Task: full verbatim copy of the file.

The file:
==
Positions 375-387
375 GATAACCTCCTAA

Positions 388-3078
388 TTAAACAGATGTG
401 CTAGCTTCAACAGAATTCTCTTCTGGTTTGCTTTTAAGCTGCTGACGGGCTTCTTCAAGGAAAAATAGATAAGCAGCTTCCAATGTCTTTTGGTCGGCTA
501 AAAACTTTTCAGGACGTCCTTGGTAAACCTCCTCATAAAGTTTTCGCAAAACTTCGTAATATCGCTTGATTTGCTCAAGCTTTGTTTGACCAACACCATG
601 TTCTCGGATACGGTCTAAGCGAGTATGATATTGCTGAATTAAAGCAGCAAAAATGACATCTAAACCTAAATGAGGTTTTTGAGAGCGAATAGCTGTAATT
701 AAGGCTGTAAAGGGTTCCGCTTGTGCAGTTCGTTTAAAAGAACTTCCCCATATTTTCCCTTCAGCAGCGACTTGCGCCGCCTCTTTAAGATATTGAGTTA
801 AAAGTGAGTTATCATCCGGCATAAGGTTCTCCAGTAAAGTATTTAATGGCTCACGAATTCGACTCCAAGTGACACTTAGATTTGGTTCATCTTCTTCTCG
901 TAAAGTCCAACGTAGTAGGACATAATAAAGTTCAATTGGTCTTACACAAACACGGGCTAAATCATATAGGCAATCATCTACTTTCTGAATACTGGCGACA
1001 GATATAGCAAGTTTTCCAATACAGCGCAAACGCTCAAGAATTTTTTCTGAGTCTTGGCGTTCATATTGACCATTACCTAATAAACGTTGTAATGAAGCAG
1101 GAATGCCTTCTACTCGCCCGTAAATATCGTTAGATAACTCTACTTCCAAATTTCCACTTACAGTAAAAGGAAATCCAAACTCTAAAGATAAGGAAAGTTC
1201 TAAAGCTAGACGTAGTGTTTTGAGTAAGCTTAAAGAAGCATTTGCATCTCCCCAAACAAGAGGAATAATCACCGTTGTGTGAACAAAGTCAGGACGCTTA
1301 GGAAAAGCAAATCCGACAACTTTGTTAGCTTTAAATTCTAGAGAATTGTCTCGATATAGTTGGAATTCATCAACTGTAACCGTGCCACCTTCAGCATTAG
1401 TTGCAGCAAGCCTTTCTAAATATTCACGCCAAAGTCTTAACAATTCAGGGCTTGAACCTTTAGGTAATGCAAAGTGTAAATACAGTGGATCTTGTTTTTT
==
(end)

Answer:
Positions 375-387
375 GATAACCTCCTAA

Positions 388-3078
388 TTAAACAGATGTG
401 CTAGCTTCAACAGAATTCTCTTCTGGTTTGCTTTTAAGCTGCTGACGGGCTTCTTCAAGGAAAAATAGATAAGCAGCTTCCAATGTCTTTTGGTCGGCTA
501 AAAACTTTTCAGGACGTCCTTGGTAAACCTCCTCATAAAGTTTTCGCAAAACTTCGTAATATCGCTTGATTTGCTCAAGCTTTGTTTGACCAACACCATG
601 TTCTCGGATACGGTCTAAGCGAGTATGATATTGCTGAATTAAAGCAGCAAAAATGACATCTAAACCTAAATGAGGTTTTTGAGAGCGAATAGCTGTAATT
701 AAGGCTGTAAAGGGTTCCGCTTGTGCAGTTCGTTTAAAAGAACTTCCCCATATTTTCCCTTCAGCAGCGACTTGCGCCGCCTCTTTAAGATATTGAGTTA
801 AAAGTGAGTTATCATCCGGCATAAGGTTCTCCAGTAAAGTATTTAATGGCTCACGAATTCGACTCCAAGTGACACTTAGATTTGGTTCATCTTCTTCTCG
901 TAAAGTCCAACGTAGTAGGACATAATAAAGTTCAATTGGTCTTACACAAACACGGGCTAAATCATATAGGCAATCATCTACTTTCTGAATACTGGCGACA
1001 GATATAGCAAGTTTTCCAATACAGCGCAAACGCTCAAGAATTTTTTCTGAGTCTTGGCGTTCATATTGACCATTACCTAATAAACGTTGTAATGAAGCAG
1101 GAATGCCTTCTACTCGCCCGTAAATATCGTTAGATAACTCTACTTCCAAATTTCCACTTACAGTAAAAGGAAATCCAAACTCTAAAGATAAGGAAAGTTC
1201 TAAAGCTAGACGTAGTGTTTTGAGTAAGCTTAAAGAAGCATTTGCATCTCCCCAAACAAGAGGAATAATCACCGTTGTGTGAACAAAGTCAGGACGCTTA
1301 GGAAAAGCAAATCCGACAACTTTGTTAGCTTTAAATTCTAGAGAATTGTCTCGATATAGTTGGAATTCATCAACTGTAACCGTGCCACCTTCAGCATTAG
1401 TTGCAGCAAGCCTTTCTAAATATTCACGCCAAAGTCTTAACAATTCAGGGCTTGAACCTTTAGGTAATGCAAAGTGTAAATACAGTGGATCTTGTTTTTT